No immediate successor is planned.
When she was named to succeed Michael Dolan three years ago as chairman-CEO, Ms. Fudge immediately made headlines for becoming the top-ranking African-American female in the adveritising industry. A graduate of Harvard Business School who built a career in marketing at General Foods and then Kraft, Ms. Fudge brought a history of client-side experience to her job heading one of the world's largest global marketing communications companies.
While her appointment was groundbreaking, her performance at the company's helm was largely regarded as underwhelming. She was widely criticized for focusing initially on the internal operations of Y&R, the advertising agency and most well-known unit of Young & Rubicam Brands, rather than diving into client relationships and luring new business.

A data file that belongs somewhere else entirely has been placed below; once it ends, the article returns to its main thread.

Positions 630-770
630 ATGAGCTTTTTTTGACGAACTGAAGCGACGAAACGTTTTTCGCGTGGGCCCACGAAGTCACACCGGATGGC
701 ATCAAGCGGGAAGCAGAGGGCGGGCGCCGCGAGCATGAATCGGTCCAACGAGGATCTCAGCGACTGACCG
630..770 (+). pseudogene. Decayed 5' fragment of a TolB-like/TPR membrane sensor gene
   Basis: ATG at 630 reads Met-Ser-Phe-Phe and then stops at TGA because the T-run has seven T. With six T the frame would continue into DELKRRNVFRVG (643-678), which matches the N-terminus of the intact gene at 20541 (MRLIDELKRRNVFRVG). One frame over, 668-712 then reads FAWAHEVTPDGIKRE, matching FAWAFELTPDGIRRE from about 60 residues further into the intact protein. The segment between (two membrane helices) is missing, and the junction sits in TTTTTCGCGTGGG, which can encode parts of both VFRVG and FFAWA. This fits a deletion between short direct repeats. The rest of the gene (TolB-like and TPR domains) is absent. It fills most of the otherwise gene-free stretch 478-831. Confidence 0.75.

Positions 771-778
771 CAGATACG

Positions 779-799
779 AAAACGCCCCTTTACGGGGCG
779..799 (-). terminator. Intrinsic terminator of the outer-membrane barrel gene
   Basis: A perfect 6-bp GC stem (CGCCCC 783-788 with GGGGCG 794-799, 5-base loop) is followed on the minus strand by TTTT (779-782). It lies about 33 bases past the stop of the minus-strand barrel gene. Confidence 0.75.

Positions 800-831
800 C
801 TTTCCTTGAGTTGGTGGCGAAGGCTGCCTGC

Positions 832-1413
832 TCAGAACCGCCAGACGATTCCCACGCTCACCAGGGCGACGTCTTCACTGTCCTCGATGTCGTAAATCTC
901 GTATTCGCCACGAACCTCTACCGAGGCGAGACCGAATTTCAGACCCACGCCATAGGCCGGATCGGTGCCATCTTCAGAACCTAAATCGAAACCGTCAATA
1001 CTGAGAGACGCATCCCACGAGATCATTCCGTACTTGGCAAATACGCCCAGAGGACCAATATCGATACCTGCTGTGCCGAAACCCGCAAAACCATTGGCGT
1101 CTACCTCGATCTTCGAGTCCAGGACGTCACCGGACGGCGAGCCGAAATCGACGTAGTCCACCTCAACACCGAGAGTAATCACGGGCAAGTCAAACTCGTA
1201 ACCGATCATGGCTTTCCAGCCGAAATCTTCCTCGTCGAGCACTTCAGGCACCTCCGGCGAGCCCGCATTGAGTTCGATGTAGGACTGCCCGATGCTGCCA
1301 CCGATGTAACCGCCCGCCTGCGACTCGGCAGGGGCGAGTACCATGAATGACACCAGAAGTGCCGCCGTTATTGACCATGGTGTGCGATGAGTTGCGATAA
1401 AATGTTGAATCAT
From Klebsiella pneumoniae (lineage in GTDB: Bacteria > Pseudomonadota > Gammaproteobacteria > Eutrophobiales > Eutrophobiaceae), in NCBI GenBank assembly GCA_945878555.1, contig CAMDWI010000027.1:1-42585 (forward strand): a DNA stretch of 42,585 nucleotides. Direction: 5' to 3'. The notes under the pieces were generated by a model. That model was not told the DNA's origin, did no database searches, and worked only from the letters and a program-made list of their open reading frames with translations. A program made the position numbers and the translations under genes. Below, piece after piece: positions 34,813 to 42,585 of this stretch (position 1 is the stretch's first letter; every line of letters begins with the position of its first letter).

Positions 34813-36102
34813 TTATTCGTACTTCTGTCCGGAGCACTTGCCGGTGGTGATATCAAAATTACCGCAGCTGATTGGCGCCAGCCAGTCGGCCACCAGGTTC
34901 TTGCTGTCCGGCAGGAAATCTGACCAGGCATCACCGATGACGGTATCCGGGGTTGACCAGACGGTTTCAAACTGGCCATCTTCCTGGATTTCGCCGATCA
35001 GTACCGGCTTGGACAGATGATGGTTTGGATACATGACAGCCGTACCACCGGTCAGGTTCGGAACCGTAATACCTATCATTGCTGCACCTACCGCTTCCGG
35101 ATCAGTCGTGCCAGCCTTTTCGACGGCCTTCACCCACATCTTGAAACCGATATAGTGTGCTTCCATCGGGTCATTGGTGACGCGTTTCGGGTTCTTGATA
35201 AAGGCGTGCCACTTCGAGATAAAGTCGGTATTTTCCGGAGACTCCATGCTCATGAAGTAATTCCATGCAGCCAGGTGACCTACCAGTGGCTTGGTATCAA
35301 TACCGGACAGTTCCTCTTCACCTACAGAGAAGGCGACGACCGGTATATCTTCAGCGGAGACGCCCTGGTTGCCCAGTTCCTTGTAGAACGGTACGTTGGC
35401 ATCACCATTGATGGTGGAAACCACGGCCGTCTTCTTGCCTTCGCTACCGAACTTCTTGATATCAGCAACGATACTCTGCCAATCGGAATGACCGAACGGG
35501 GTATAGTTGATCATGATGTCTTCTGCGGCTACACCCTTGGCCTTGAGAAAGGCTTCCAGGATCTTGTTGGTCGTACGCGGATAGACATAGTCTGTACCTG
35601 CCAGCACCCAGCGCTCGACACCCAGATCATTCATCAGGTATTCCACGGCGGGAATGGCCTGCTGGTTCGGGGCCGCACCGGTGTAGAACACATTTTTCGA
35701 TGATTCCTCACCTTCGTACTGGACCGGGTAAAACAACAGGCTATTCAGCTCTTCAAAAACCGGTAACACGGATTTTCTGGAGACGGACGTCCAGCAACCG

By late 2005, the agency's North American offices lost major accounts -- Ford Motor Cos.' Jaguar, Computer Associates and Sony Consumer Electronics, most significantly -- and Ms. Fudge announced the launch of a search to for an executive to lead the Y&R network. Earlier this year, Hamish McLennan took over that role.
Mr. McLennan, a 40-year-old Australian, was appointed CEO of Y&R in June. He earned a reputation as an energetic and no-nonsense leader running the Australian and New Zealand operations of Young & Rubicam Brands, which he helped to revive after joining in 2002 by focusing on winning new business; he has brought the same goal to the Y&R network.
Ms. Fudge intends to devote more time to nonprofit activities. She currently sits on the boards of the Rockefeller Foundation and the Council on Foreign Relations, as well as General Electric Co.
WPP in 2005 paid Ms. Fudge $1.433 million in salary, bonus and other compensation, according to the WPP annual report filed with the Securities and Exchange Commission.
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Bradley Johnson contributed to this report.